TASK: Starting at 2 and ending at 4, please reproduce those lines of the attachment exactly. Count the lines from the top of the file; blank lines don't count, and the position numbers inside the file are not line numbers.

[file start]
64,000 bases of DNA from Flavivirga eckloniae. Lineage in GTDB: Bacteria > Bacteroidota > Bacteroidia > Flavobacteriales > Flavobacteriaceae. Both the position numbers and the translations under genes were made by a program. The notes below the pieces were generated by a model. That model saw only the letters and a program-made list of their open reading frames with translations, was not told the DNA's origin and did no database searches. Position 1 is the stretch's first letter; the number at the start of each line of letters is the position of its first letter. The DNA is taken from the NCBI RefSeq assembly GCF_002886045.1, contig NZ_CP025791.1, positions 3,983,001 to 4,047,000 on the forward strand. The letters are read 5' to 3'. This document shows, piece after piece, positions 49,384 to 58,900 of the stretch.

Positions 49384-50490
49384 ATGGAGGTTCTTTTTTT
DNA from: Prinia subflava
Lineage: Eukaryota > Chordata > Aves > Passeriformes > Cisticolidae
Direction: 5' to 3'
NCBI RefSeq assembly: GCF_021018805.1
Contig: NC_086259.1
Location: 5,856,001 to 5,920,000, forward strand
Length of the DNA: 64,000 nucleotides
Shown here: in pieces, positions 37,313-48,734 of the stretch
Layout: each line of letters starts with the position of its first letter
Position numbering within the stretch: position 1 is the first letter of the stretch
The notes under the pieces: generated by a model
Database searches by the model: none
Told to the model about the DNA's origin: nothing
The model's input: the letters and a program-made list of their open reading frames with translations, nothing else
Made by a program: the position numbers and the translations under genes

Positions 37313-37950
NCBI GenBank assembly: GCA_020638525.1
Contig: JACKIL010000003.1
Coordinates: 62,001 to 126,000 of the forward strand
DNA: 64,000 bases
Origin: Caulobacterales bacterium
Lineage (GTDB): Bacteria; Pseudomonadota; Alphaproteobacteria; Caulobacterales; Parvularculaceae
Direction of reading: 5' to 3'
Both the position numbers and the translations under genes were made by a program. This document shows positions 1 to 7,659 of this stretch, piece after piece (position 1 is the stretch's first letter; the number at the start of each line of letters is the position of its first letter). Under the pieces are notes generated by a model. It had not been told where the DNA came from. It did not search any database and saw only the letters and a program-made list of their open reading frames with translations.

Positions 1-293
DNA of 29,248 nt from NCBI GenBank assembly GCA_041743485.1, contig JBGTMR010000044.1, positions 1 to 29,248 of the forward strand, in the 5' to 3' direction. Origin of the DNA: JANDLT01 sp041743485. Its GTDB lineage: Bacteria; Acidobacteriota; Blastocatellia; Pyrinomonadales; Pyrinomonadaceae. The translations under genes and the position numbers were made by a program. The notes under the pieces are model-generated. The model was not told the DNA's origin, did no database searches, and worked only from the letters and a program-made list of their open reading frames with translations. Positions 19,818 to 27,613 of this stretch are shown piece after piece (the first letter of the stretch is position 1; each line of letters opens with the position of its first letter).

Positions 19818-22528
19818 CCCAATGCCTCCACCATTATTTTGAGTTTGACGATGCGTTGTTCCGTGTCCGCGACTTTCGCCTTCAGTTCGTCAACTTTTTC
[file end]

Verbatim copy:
Positions 49384-50490
49384 ATGGAGGTTCTTTTTTT
DNA from: Prinia subflava